The objective is not to work towards the rehabilitation of the national government, the presidency, the parliament, all of which has been decimated by the earthquake. Since the fall of the Duvalier dictatorship, America’s design has been to gradually dismantle the Haitian State, restore colonial patterns and obstruct the functioning of a democratic government. In the present context, the objective is not only to do away with the government but also to revamp the mandate of the United Nations Stabilization Mission in Haiti (MINUSTAH), of which the headquarters have been destroyed.
Prior to the earthquake, there were, according to US military sources, some 60 US military personnel in Haiti. From one day to the next, an outright military surge has occurred: 10,000 troops, marines, special forces, intelligence operatives, etc., not to mention private mercenary forces on contract to the Pentagon.
In all likelihood the humanitarian operation will be used as a pretext and justification to establish a more permanent US military presence in Haiti.
We are dealing with a massive deployment, a “surge” of military personnel assigned to emergency relief.
The first mission of SOUTHCOM will be to take control of what remains of the country’s communications, transport and energy infrastructure. Already, the airport is under de facto US control. In all likelihood, the activities of MINUSTAH which from the outset in 2004 have served US foreign policy interests, will be coordinated with those of SOUTHCOM, namely the UN mission will be put under de facto control of the US military.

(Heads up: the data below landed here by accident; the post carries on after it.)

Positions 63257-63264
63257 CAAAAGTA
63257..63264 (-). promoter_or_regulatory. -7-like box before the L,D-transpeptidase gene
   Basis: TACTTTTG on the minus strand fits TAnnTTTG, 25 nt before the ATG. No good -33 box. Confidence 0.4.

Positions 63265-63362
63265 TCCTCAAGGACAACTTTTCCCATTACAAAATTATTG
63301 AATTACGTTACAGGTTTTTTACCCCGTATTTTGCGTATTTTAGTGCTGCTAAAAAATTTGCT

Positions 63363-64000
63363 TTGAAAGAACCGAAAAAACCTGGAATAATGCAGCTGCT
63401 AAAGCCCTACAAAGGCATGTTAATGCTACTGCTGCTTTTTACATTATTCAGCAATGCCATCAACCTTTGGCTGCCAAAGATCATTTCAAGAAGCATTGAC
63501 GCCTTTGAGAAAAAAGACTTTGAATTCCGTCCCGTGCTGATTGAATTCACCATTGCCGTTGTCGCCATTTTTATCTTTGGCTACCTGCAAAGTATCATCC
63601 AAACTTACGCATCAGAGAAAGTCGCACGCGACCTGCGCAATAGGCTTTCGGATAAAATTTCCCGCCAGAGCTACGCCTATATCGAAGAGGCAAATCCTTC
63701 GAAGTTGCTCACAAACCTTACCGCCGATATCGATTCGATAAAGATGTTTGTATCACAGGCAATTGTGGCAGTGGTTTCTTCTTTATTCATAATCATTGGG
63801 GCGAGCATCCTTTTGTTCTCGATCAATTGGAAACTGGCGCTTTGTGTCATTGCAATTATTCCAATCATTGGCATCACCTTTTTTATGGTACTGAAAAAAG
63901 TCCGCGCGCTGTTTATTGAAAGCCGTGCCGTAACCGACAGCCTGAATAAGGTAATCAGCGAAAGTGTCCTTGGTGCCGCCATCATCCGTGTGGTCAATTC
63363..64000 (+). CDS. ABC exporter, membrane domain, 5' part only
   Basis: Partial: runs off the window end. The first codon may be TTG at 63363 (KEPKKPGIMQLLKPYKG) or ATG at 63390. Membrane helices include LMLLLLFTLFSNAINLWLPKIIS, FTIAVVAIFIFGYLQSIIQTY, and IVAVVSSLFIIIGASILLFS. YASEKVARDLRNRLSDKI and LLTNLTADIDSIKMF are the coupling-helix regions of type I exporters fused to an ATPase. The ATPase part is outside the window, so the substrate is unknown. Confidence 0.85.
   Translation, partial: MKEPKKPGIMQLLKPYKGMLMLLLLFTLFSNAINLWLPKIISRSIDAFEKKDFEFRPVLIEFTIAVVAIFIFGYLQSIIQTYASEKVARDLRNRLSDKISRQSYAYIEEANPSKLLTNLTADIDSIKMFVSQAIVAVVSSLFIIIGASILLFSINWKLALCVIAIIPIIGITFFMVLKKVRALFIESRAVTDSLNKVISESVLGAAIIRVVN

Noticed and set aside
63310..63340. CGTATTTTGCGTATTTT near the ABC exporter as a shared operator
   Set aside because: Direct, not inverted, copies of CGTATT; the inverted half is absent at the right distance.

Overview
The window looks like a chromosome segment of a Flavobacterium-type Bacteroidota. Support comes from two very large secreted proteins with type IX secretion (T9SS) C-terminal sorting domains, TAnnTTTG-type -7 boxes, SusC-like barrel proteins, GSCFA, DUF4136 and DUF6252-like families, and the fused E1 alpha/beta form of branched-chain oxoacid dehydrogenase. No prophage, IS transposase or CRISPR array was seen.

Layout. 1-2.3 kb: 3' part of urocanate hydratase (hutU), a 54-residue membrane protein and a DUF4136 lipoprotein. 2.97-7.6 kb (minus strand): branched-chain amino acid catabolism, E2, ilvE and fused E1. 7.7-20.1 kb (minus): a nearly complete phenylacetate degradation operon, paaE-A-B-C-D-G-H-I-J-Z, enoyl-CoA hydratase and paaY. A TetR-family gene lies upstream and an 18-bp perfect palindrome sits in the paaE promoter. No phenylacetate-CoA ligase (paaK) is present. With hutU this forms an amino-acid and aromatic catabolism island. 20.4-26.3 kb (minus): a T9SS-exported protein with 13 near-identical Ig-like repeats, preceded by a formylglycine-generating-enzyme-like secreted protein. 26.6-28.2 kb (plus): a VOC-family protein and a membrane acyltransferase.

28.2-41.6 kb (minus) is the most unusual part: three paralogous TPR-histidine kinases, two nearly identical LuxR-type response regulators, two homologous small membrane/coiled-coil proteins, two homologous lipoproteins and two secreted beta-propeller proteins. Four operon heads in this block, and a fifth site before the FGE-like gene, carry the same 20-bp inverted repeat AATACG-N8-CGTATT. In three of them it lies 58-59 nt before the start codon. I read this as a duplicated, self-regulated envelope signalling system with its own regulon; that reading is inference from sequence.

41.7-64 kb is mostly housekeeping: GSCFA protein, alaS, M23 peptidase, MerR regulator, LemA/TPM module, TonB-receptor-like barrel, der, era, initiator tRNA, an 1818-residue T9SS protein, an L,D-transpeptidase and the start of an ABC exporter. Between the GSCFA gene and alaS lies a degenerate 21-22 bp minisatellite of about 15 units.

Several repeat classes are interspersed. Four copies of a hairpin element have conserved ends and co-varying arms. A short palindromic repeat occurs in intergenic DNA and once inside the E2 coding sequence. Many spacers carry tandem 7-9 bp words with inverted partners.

The Militarization of Civil Society Relief Organizations
The US military in Haiti seeks to oversee the activities of approved humanitarian organizations. It also purports to encroach upon the humanitarian activities of Venezuela and Cuba:
“The government under President René Préval is weak and literally now in shambles. Cuba and Venezuela, already intent on minimizing U.S. influence in the region, are likely to seize this opportunity to raise their profile and influence…” (James M. Roberts and Ray Walser, American Leadership Necessary to Assist Haiti After Devastating Earthquake, Heritage Foundation, January 14, 2010).
In the US, The militarization of emergency relief operations was established during the Katrina crisis, when the US military was called in to play a lead role.